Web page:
I like a lot of sequels, and I love a lot of comic book movies. But I also like having a good, broad choice when it comes to a night out watching a blockbuster movie. The ramifications of The Lone Ranger’s box office takings, and the delight some have taken in shooting it down, will be felt. They can’t not be. When do you think the next time we’ll see such an expensive western on the big screen? It might just be that the chance has gone for a generation now. If The Lone Ranger had been better – and I’m not avoiding this – it would have helped. But even then, had too many people made their mind up after two years of less than positive coverage?
Some of Kevin Smith’s thoughts over the years have proven as divisive as Bruckheimer’s, but I do recall one particular comment that he made. And, to paraphrase, he said that we, on our side of the fence, shouldn’t worry about box office numbers and budgets. We pay the same price whether a film cost $1m to make or $300m. Our job is to go and have a worthwhile time out at the movies.
I don’t entirely agree with him, but his point is still a strong one. A movie fan is going to care about box office takings, because we know that it’ll have an impact. We know that when Dredd‘s box office numbers are low, that it doesn’t just impact on the chances of Dredd 2, but it also has consequences for those trying to get R-rated comic book movies funded.
However, it does feel in some quarters as if box office takings have become the most important thing. The Lone Ranger turns up in the UK this week, against an avalanche of publicity about the film’s commercial performance, rather than a judgement of the movie itself. And heck, most of us could list a long stream of box office disappointments that we dearly wished we’d seen on the big screen while we had the chance. Chances are that many who go on to enjoy The Lone Ranger will now discover it on disc. That’d be a pity. For all its problems, this is a massive, big screen spectacle, that should be seen on one.
The Schadenfreude question
The broader question that Jerry Bruckheimer felt around but didn’t hit was if the press – and not just the movie press – and social networking has resulted in a culture of schadenfreude. That it’s somehow fun, a kind of sport to see big projects fail, to the point where many seem to be willing them to do so, and then taking delight as they fall. We’ve seen countless examples. Many were content to declare John Carter a disaster before they’d seen it just last year, and the prophecy became self-fulfilling to a degree (again, appreciating that some don’t like the film at all). The word “flop” is attached to films, simply based on box office takings, rather than other factors like profitability.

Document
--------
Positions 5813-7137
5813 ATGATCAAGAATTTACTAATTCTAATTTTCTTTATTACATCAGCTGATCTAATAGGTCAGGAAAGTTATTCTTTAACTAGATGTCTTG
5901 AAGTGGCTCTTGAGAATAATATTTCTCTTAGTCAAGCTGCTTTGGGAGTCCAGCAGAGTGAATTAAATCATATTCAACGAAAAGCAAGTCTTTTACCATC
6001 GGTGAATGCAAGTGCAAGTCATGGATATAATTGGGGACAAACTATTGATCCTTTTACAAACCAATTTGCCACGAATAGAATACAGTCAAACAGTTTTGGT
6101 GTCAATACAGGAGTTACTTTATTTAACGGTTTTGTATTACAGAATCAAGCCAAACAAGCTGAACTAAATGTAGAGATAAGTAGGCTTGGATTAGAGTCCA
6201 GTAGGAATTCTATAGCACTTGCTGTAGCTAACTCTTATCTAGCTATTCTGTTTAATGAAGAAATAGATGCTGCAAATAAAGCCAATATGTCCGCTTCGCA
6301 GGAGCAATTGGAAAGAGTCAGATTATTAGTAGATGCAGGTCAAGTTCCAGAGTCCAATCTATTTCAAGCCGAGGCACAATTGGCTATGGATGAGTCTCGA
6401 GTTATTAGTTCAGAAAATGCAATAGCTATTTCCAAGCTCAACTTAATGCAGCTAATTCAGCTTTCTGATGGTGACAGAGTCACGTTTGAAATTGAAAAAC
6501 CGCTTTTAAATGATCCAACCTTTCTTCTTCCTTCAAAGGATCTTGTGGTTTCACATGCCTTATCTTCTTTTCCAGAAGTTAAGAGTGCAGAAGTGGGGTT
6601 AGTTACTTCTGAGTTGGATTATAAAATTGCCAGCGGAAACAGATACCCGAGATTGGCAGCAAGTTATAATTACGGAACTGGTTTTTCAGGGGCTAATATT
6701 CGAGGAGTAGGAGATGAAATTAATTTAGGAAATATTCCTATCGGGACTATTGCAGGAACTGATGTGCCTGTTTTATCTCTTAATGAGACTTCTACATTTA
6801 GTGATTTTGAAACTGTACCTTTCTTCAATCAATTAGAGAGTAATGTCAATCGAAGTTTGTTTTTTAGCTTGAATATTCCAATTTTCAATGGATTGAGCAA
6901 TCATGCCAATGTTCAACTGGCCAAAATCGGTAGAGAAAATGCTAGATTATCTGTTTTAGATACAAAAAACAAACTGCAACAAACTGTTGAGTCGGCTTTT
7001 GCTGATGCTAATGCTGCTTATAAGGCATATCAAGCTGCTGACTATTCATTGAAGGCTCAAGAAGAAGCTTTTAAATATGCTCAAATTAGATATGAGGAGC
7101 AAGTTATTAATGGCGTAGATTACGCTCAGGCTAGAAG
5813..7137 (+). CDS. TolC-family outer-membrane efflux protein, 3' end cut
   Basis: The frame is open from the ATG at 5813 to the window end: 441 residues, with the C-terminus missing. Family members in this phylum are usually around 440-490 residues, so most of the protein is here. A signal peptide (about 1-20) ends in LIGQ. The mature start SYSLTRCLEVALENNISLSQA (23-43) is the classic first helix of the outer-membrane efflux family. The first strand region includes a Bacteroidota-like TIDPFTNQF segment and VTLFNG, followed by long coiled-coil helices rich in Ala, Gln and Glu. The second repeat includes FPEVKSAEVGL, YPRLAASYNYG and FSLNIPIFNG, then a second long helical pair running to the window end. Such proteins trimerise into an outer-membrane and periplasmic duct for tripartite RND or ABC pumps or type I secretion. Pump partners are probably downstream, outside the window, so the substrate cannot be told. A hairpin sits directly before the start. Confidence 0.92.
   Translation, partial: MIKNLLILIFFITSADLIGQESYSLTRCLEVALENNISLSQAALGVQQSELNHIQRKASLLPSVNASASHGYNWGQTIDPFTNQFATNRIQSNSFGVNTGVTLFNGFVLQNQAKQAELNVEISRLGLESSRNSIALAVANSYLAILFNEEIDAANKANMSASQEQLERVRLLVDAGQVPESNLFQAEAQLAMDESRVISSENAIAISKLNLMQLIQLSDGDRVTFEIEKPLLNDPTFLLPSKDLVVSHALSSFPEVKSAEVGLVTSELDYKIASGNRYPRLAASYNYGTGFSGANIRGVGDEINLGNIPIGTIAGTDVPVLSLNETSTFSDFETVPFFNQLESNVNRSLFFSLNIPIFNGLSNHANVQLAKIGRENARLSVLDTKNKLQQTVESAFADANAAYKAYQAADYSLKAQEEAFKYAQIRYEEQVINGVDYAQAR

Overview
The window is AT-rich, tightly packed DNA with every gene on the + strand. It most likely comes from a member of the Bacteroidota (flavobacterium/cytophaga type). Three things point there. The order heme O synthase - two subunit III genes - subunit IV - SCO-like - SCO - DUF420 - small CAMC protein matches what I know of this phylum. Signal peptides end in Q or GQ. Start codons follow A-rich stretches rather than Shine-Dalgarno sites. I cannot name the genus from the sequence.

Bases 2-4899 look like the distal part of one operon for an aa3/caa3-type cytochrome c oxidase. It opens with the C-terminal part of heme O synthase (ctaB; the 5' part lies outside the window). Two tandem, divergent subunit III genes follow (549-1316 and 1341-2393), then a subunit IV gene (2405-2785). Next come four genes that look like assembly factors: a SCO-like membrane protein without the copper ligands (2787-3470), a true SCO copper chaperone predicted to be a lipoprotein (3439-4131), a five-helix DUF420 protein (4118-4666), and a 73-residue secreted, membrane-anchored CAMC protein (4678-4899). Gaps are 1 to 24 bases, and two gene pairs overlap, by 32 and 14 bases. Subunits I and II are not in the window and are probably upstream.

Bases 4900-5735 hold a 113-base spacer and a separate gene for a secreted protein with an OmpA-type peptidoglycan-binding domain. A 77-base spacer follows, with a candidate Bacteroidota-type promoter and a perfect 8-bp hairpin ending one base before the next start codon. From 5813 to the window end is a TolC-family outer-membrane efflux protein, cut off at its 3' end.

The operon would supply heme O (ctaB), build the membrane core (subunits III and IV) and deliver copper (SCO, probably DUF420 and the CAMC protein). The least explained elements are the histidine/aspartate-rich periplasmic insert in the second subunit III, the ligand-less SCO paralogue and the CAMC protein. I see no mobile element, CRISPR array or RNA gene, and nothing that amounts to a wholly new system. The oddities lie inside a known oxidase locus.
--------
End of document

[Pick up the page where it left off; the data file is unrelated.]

That in itself hints at the degree of misunderstanding at work. Waterworld is routinely dismissed as a box office disaster when it actually turned in a profit. On the flipside, Pacific Rim’s non-US box office take is going to outright save the film, whereas the reality there is that a lower proportion of the non-US take ends up in Warner Bros’ coffers.
It’s not just about willing projects to fail. There appears to be a willingness to make up inaccurate facts to support said desire.
Fortunately, there’s no shortage of good movie websites and magazines willing to see beyond the spreadsheets and keep their gaze on the screen. But movies are big business, and big news. The sad fact seems to be that a failure generates more headlines than success, and whilst that’s not exclusive to film, the schadenfreude issue does seem more pronounced here.
In the conference call where Disney confirmed it was expecting a massive write-down on The Lone Ranger, it was telling that it also teased more Marvel films. I’m not going to resist more Marvel films, but that’s cause and effect right there. Marvel films are a safer bet than big budget westerns, in the same way that Grown Ups 2 was a safer bet than Pacific Rim. Personally, I’d like big, bold, practical, non-franchise movies to sit alongside CG-dominated blockbusters. But if we’re going to shoot down anything that goes against the norm, without seeing it first, then that’s not a status quo that’s sustainable.